Sunlight, Space and Surfaces - Tracing the Development of the Healthy Home

April 22, 2021
5:30 PM
Location: Virtual Lecture Series
Newport, RI 02840

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Thursday, April 22, 5:30 p.m. EDT
Julie Collins, B.Arch, PhD, Research Fellow and Curator at the Architecture Museum, University of South Australia, Adelaide

The domestic sanitation movement of the 19th century focussed much of its attention on houses, with scientific and hygienic living to be found on the agenda of both doctors and architects. Increasingly,  women as household managers were seen as key, and exhibitions, model houses, books, and pamphlets were used to communicate with them. During this period, topics of discussion included sanitation, dust, air quality, and healthy bodies and minds. Architecturally these health concerns were addressed through various means including the design of plumbing, hygienic surfaces, ventilation, open-air living, and the layout of rooms. Dr. Collins’ presentation will examine the health-related rationales behind home design during the 19th and early 20th centuries, exploring the architecture and functioning of these so-called healthy houses.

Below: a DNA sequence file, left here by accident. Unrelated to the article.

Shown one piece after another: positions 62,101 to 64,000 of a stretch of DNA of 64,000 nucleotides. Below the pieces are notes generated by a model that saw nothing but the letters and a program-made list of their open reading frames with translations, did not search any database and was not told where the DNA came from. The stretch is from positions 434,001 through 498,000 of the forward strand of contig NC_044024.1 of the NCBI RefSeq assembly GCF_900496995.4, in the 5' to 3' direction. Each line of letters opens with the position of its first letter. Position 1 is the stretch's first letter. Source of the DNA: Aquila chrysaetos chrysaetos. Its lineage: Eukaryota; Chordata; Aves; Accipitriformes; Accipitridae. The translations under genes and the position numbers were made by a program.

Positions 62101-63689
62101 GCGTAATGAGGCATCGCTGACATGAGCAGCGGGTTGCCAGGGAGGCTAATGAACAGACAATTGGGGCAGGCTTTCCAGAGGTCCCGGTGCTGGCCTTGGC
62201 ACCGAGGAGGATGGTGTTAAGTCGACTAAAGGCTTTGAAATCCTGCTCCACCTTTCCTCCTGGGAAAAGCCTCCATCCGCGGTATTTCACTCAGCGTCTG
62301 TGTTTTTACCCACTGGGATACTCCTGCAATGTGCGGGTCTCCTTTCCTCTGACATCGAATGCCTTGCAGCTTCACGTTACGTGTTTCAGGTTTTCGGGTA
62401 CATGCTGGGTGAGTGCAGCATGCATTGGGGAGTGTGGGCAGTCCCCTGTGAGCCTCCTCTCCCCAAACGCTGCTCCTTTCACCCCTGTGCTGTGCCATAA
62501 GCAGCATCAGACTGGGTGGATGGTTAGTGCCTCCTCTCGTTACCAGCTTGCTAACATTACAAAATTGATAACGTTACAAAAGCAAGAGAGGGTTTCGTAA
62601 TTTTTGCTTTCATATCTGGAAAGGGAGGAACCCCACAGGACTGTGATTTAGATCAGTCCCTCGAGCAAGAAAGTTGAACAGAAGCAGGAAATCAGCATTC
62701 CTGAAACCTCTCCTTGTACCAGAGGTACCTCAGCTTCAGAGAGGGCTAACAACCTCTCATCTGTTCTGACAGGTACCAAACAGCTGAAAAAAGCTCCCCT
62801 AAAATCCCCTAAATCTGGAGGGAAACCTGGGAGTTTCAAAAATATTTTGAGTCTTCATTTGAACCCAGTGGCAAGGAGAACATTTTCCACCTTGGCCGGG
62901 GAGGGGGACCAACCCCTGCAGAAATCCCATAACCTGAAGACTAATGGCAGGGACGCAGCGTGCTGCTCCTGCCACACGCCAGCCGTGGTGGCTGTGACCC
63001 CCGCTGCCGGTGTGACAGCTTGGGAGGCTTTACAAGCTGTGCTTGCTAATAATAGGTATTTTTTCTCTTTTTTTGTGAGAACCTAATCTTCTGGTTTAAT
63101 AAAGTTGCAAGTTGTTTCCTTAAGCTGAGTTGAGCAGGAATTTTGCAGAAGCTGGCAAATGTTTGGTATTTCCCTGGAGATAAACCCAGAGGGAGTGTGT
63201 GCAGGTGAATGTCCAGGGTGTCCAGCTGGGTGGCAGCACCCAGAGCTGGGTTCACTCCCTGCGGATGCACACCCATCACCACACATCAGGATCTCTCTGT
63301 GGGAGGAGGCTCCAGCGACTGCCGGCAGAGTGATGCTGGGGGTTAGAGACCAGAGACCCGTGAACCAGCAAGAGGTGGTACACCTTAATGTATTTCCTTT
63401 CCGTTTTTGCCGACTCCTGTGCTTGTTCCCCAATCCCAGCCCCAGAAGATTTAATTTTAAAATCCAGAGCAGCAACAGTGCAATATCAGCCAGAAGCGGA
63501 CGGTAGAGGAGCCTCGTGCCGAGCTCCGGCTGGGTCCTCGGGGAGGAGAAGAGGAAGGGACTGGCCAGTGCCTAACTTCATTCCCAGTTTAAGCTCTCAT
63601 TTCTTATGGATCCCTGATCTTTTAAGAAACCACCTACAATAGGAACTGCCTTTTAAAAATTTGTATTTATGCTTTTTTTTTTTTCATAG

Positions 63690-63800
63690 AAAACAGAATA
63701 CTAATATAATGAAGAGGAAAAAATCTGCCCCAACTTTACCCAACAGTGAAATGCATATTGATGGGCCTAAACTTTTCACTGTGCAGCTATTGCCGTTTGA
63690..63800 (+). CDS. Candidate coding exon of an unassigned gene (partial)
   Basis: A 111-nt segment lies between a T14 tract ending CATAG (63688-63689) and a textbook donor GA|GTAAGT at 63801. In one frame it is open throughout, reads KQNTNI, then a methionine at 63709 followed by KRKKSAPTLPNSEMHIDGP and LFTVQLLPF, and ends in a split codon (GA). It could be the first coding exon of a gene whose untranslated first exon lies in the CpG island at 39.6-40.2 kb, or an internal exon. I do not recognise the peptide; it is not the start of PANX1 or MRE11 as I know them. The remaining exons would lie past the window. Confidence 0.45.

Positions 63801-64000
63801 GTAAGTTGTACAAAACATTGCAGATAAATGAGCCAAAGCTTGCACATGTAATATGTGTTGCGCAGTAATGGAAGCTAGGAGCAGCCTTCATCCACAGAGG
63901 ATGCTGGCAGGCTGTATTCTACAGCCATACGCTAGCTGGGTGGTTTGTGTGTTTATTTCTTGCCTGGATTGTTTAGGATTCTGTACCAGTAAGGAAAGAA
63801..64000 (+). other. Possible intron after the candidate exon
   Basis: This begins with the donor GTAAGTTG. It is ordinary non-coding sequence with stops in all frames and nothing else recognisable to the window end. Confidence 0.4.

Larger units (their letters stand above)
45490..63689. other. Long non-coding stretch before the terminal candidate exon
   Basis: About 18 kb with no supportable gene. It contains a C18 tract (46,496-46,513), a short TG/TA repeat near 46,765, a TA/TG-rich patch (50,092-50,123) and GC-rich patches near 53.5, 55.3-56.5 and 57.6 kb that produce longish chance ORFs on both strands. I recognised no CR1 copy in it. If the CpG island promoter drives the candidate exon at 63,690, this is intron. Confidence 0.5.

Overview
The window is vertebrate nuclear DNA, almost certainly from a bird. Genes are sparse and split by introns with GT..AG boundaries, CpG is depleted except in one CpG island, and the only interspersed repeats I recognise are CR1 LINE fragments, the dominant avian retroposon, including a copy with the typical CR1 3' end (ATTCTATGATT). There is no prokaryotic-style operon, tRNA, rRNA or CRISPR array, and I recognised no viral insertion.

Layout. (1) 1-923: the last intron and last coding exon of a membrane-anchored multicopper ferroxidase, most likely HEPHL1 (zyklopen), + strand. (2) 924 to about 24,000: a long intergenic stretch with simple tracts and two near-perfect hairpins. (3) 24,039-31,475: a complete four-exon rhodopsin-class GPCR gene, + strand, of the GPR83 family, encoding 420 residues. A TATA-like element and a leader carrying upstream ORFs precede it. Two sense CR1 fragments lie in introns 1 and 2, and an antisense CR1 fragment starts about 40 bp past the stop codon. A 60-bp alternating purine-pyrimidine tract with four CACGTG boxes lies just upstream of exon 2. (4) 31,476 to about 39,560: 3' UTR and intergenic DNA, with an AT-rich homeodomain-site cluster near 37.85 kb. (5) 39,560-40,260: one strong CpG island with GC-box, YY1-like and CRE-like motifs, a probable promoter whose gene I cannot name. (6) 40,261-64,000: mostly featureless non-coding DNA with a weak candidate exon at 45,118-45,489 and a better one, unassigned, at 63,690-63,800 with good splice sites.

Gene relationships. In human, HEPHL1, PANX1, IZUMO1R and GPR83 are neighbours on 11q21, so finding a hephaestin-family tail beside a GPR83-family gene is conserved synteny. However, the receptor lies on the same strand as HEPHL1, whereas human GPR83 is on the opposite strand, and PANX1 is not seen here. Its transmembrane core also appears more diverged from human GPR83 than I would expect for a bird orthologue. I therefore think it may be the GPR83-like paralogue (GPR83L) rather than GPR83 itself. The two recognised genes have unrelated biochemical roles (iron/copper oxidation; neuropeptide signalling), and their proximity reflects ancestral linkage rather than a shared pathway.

About Julie Collins
Julie Collins, B.Arch, PhD, is Research Fellow and Curator at the Architecture Museum, University of South Australia in Adelaide. As an architectural historian Dr Collins’ researches aspects of built history including therapeutic places, architectural drawings, and the emergence of modernism. Her recent book The Architecture and Landscape of Health: A Historical Perspective on Therapeutic Places 1790-1940 (Routledge, 2020) examines buildings designed to treat or prevent disease in a time before pharmaceuticals and biomedicine emerged as first line treatments. 

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Sunlight, Space and Surfaces - Tracing the Development of the Healthy Home